not here. The city sent her a thirteen percent one-year increase on her 
assessment and property tax.

I sent the city manager¹s office an e-mail asking what the city will be doing 
with the additional thirteen percent and what expenses they suggested my mother 
should cut back on. They sent a polite response that gave the obligatory bow to 
³market² forces ‹ a euphemism for nationwide housing inflation ‹ but did not 
answer my questions.

To be fair, Williamsburg¹s tax rate is much lower than the surrounding cities, 
but the trend mirrors many other U.S. localities where the elderly and local 
natives are taxed out of their homes.

Meanwhile, President George W. Bush and Vice President Richard Cheney took time 
out from prosecuting their Iraq War to visit the Williamsburg area in connection
with the celebration of the 400th anniversary of the founding of Jamestown. 
Queen Elizabeth II, monarch of our ³coalition² partner in the Middle East, also 
paid a call.

Last November, the American voters elected a Democratic majority to Congress to 
stop the war. Now the new Congress has continued funding, including the largest 
U.S. embassy in the world which is being built in Baghdad. The U.S. military has
built permanent bases in Iraq, where they have said they plan to stay as long as
we¹ve been in Korea ‹ i.e., forever.

In its funding legislation, Congress also stipulated that to retain our 
³assistance,² the Iraqi government must pass a ³hydrocarbon² law. This would 
provide U.S. and British oil companies with privileged contracts to tap the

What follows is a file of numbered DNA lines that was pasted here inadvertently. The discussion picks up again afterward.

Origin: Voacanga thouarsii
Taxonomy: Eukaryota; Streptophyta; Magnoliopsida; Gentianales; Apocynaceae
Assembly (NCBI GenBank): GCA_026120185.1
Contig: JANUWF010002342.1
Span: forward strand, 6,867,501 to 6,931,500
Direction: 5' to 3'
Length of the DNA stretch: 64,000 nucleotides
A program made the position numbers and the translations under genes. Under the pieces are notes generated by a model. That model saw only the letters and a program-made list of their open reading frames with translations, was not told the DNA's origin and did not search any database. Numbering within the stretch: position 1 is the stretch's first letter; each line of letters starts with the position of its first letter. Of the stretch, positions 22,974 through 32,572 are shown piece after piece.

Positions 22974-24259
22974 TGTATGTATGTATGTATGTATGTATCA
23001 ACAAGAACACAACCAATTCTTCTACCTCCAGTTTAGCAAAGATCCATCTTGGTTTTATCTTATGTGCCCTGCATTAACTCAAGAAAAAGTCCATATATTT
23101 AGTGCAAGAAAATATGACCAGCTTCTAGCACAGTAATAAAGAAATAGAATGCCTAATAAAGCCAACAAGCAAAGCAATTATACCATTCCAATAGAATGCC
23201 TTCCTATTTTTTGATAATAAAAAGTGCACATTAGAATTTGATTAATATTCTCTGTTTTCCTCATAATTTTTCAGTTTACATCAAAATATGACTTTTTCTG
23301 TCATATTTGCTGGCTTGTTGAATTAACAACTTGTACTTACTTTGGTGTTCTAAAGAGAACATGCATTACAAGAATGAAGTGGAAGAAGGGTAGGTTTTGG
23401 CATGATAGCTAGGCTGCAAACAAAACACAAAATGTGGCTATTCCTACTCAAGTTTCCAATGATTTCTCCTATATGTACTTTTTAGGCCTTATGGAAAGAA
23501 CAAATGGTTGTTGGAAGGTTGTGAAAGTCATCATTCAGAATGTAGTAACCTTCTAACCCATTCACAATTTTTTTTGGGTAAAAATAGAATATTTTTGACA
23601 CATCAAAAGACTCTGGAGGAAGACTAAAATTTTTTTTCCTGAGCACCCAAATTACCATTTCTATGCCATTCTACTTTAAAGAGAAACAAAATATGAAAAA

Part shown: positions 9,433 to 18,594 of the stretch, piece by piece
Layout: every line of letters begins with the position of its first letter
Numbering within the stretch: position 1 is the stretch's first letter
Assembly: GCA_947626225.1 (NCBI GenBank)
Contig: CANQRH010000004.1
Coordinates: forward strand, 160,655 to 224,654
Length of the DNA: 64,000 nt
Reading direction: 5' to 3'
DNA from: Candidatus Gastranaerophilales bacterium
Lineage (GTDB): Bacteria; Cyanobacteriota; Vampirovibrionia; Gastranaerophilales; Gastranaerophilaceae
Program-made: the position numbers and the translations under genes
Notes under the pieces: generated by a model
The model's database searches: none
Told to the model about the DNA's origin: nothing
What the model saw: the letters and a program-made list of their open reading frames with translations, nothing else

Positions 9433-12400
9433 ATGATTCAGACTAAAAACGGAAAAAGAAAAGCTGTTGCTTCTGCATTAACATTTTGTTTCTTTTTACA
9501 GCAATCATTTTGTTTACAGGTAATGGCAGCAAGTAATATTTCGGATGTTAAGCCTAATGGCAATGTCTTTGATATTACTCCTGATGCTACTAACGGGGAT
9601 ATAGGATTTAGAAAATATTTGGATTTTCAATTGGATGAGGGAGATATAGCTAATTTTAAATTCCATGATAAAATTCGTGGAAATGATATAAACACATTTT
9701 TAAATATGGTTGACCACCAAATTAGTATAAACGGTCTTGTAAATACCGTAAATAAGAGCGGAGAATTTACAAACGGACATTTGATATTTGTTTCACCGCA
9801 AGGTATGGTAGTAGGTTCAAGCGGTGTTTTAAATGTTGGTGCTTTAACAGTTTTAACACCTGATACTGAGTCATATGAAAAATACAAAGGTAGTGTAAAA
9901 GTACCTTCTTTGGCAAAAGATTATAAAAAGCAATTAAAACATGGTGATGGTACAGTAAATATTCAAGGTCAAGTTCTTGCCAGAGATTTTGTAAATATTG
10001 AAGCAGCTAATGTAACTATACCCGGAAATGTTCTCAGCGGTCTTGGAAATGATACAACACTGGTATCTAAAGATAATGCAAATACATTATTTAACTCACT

country¹s gigantic oil reserves.

Bush¹s rating in popularity polls now hovers around thirty percent. That of the 
new Democratic Congress is deservedly lower ‹ twenty-five percent. 
Three-quarters of our population believe that America is going in the wrong 

Some of it is the war, but much is economics. Debt among Americans is at an 
all-time high, and jobs continue to be outsourced to China and other low-wage 
nations. Middle-class income is in decline. The lack of health insurance is a 
national scandal. Commentators warn of a possible recession or worse.

Also on the Fourth of July, the Washington Post reported that the individual 
managers of unregulated hedge funds which borrow huge sums from the banks to bet
on the rise and fall of the economy are earning $1 billion a year. None of the 
leading candidates for either party for the 2008 presidential nominations seem 
to have good answers to any of these issues. But they are accepting huge sums of
campaign contributions from the Wall Street high rollers. Mitt Romney must be 
setting some kind of record with twenty-six fund raisers on his staff.

Back in Williamsburg the long hot summer has begun. Tomorrow is another day of 
tourists, actors on the streets pretending to be eighteenth century 
personalities, the slow creak of carriages, and the clip-clop of horses¹ hooves.

But maybe the spirit and energy of Thomas Jefferson, Patrick Henry, and George 
Washington still hover.

Jefferson once said that, ³Every generation needs a new revolution.² Being in 
Williamsburg against the background of the ominous events elsewhere in the world
makes me think that is not a bad idea. President Ronald Reagan had his 
revolution in the 1980s when he deregulated the financial industry and set forth
the Reagan Doctrine of permanent military engagement in

third-world countries.

Today a new American revolution is overdue ‹ one on behalf of the ordinary 
people who are fighting and dying for the oil companies in Iraq while so many of
their brothers, sisters, and parents are seeing their way of life disintegrate 
at home.

Richard C. Cook is the author of We Hold These Truths: The Hope of Monetary 
Reform, scheduled to appear by September 2007. A retired federal analyst, his 
career included service with the U.S. Civil Service Commission, the Food and 
Drug Administration, the Carter White House, and NASA, followed by twenty-one 
years with the U.S. Treasury Department. He is also author of Challenger 
Revealed: An Insider¹s Account of How the Reagan AdministrationCaused the 
Greatest Tragedy of the Space Age. Read other articles by Richard, or visit 
Richard's website.

This article was posted on Monday, July 9th, 2007 at 5:00 am and is filed under